Here comes the trickiest part. You have to mix your almond mixture into your meringue. This part makes or breaks the macron. If you over-mix, you'll have runny cookies that don't have feet (the little ridges at the bottom macarons are so well known for). If you under mix you'll end up with lumpy, cracked cookies. I was most nervous about this part. I would recommend mixing with a rubber spatula. I mixed until everything was incorporated but not runny. When I say mix, I mean gently fold the two mixtures together. This isn't the time to go at your mixture. Start around the edges and gently fold towards the middle. Make sure to scrape down the sides as you go.

Now you're ready to pipe your macarons onto your baking sheet. Line your baking sheet with parchment paper before you pipe them. You really want to use  parchment paper rather than anything else. It works better than almost any other material. At this point you should also pre-heat the oven to 300 degrees Fahrenheit.

When you pipe your macarons, you don't want to pipe them too close together because they do spread a little bit. I would say about an inch apart is a safe bet. After you've piped them slam them down on your counter a few times until all of the air bubbles have popped. Then leave them out on the counter for around 20 minutes until the macarons develop a sort of skin on top. You'll know they're ready when you touch them and they're not sticky. If you don't do this then your macarons won't develop feet.

It's finally time to put you macarons in the oven. Set your timer for 6 minutes. After 6 minutes rotate your baking sheet in the oven. Let them bake for another 6 minutes. Keep your eye on them because you don't want them to get brown when they're in the oven.

Let them rest for at least 5 minutes before you try taking them off the baking sheet and let them cool before you fill them. Since this post is so long already I won't get into the filling details but know that your possibilities are endless when it comes to flavors!

I hope this post encourages you all to try making macarons on your own. Yes, they are incredibly difficult but if you follow the directions meticulously then you're sure to turn out with perfect macarons even on your first try!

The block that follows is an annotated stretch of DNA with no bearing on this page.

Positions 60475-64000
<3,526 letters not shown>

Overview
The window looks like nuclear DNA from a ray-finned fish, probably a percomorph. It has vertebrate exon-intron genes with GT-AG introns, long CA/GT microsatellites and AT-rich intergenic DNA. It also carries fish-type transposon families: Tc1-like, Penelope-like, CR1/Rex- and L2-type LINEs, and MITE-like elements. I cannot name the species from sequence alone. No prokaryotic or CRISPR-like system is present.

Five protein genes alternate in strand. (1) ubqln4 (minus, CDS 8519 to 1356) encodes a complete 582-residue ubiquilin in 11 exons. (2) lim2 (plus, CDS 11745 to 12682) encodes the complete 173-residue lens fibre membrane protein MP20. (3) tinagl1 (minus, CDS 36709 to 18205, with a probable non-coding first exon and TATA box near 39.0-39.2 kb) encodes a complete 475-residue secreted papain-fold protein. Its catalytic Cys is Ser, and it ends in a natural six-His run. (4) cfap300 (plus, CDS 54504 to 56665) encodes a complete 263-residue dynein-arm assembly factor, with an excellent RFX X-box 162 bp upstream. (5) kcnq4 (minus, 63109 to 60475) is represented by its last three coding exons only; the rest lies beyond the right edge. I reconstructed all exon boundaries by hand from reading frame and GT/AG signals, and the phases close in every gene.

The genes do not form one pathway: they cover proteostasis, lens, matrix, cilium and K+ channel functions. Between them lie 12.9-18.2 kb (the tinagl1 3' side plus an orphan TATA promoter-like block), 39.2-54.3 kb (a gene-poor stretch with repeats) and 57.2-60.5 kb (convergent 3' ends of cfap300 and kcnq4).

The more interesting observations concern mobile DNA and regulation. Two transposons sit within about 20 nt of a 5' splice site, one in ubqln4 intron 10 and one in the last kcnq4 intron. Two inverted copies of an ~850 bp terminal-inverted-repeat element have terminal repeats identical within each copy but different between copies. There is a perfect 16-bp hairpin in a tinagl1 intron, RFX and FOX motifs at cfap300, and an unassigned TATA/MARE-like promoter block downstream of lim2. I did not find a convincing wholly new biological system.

If you try to make these then make sure to let me know how they turn out!



  1. yummi!!!

  2. Nice recipe, love it :) Kiss kiss from France, *-* Sand. *-*

  3. These look absolutely delightful. There's no way I'd ever make macarons since they're so time-consuming. I was just in Paris so just ate a ton of them. :]

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    1. Hahah, I don't plan on making them again any time soon. It's much easier to just buy them like you did in Paris :)

  4. Omg I LOVE your blog and style! Keep up the great work because you are amazing! I hope you get a million followers! xoxo


    1. Seriously so sweet of you to say <3 Totally made my day with that comment! Thank you so much! xxxx

  5. You are brave to attempt making these! They look like a lot of work. You did an excellent job though -- they look delicious. Maybe one day I'll try making them myself :)

    1. They are a lot of work but I would certainly recommend trying them just for the experience! :) Thanks for stopping by my blog! xx

  6. AAA Looks delicious! I need to try it soon:) Do you want to support each other's blog by following each other?:) Please let me know if you do so I can follow you right back x


    1. Just followed you on Bloglovin! You have an amazing blog by the way! xx

  7. Kudos Natasha! I would have never tried to make macarons without and electric mixer :D I probably wouldn't even succeed with one. The macarons look super yummy :D Wish I could try one now :D


    1. Mira, that is so sweet of you to say! Although I'm sure you would do a great job with or without a mixer! :) Wish I could share some of these with you! Thanks for stopping by my blog xx

  8. Great post! Love your blog

  9. These look delicious! Your photos are just gorgeous